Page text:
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The Eminent Monk: Buddhist Ideals in Medieval Chinese Hagiography (review)

The Eminent Monk: Buddhist Ideals in Medieval Chinese Hagiography (review) Reviews 121 Li Jianguo. Zhongguo huwenhua Stanford University Press, 1993. !". Beijing: Zhonghua Shuju, 2001. Zeitlin, Judith T. History of the Strange: Pu Songling and the Chinese Classical Tale. Stanford: John Kieschnick. The Eminent Monk: Buddhist Ideals in Medieval Chinese Hagiography. Kuroda Institute Studies in East Asian Buddhism, no. 10. Honolulu: University of Hawai`i Press, 1997. vii, 218 pp. Paperback $27.00, isbn 0­8248­1841­5. The circumstances of this review are a bit unusual. I received the request to prepare it in the fall of 2003, by which time several reviews of this 1997 publication had already appeared. Also, I am on the board of directors of the Kuroda Institute for the Study of Buddhism and Human Values, and, although T. Griffith Foulk and Daniel Stevenson evaluated the manuscript (p. vii), I was one of those who supported its selection for publication. In addition, I am also a good friend of the author--which is frequently the case in our small but geographically dispersed field. Therefore, in the following paragraphs I will comment not only on the book but on its earlier reviews, and I will report on e-mail exchanges I have had with the author in the context of preparing http://www.deepdyve.com/assets/images/DeepDyve-Logo-lg.png China Review International University of Hawai'I Press

The Eminent Monk: Buddhist Ideals in Medieval Chinese Hagiography (review)

China Review International , Volume 11 (1) – Jan 18, 2004

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Publisher
University of Hawai'I Press
Copyright
Copyright © 2004 University of Hawai'i Press.
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1527-9367
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Abstract

Reviews 121 Li Jianguo. Zhongguo huwenhua Stanford University Press, 1993. !". Beijing: Zhonghua Shuju, 2001. Zeitlin, Judith T. History of the Strange: Pu Songling and the Chinese Classical Tale. Stanford: John Kieschnick. The Eminent Monk: Buddhist Ideals in Medieval Chinese Hagiography. Kuroda Institute Studies in East Asian Buddhism, no. 10. Honolulu: University of Hawai`i Press, 1997. vii, 218 pp. Paperback $27.00, isbn 0­8248­1841­5. The circumstances of this review are a bit unusual. I received the request to prepare it in the fall of 2003, by which time several reviews of this 1997 publication had already appeared. Also, I am on the board of directors of the Kuroda Institute for the Study of Buddhism and Human Values, and, although T. Griffith Foulk and Daniel Stevenson evaluated the manuscript (p. vii), I was one of those who supported its selection for publication. In addition, I am also a good friend of the author--which is frequently the case in our small but geographically dispersed field. Therefore, in the following paragraphs I will comment not only on the book but on its earlier reviews, and I will report on e-mail exchanges I have had with the author in the context of preparing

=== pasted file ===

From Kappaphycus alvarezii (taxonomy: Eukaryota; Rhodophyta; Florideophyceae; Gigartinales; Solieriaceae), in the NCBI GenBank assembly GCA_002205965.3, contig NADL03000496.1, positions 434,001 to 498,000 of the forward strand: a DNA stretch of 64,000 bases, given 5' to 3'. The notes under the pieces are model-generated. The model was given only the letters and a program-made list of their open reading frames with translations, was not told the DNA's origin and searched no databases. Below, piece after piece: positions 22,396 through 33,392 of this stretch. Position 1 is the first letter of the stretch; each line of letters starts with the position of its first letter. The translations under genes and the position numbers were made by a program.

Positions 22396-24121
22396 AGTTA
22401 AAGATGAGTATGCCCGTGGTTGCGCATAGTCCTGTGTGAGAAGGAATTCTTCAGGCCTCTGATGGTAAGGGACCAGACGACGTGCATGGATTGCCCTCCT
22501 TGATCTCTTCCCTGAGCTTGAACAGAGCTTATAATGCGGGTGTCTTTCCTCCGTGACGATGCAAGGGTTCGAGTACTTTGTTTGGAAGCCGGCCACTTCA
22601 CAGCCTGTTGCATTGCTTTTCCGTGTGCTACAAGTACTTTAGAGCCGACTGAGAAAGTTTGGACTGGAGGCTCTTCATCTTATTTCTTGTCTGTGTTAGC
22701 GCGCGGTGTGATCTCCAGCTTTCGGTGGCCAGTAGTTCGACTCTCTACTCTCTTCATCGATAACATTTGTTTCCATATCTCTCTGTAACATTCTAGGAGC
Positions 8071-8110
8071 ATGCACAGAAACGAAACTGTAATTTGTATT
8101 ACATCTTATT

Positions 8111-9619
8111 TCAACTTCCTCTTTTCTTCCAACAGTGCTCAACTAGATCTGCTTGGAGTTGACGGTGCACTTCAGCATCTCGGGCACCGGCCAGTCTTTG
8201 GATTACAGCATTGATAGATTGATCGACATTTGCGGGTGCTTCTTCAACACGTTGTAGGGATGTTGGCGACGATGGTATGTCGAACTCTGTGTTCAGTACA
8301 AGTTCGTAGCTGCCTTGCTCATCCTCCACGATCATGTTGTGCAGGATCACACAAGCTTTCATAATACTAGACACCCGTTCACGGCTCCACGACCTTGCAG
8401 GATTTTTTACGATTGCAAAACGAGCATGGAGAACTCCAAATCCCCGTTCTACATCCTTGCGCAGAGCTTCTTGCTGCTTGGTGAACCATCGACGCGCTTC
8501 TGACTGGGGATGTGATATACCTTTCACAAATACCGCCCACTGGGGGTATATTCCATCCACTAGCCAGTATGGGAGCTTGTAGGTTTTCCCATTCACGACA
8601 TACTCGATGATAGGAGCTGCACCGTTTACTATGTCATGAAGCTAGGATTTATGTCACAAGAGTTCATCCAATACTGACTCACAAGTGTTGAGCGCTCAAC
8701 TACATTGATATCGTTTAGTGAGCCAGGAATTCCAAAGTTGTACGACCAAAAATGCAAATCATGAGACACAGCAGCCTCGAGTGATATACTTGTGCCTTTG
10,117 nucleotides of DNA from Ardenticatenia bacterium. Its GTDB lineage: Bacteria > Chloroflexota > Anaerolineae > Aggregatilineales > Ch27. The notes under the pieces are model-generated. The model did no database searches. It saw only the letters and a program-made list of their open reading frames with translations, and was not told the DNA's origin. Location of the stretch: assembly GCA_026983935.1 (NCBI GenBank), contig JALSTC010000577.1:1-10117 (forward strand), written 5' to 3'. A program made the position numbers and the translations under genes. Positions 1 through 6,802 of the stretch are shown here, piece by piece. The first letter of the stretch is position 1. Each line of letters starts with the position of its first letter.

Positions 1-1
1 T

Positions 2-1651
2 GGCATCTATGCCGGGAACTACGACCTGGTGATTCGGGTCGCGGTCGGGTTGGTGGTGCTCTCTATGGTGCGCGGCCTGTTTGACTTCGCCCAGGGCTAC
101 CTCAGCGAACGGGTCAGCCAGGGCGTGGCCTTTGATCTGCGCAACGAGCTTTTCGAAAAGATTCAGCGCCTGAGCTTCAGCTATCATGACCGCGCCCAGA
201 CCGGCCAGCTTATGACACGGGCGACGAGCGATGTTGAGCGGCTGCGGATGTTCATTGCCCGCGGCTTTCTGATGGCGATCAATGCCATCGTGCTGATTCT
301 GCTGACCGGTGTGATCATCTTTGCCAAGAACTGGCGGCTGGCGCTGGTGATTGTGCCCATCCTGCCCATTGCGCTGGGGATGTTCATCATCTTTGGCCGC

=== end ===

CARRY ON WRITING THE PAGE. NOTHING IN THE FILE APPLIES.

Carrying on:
Journal

China Review InternationalUniversity of Hawai'I Press

Published: Jan 18, 2004

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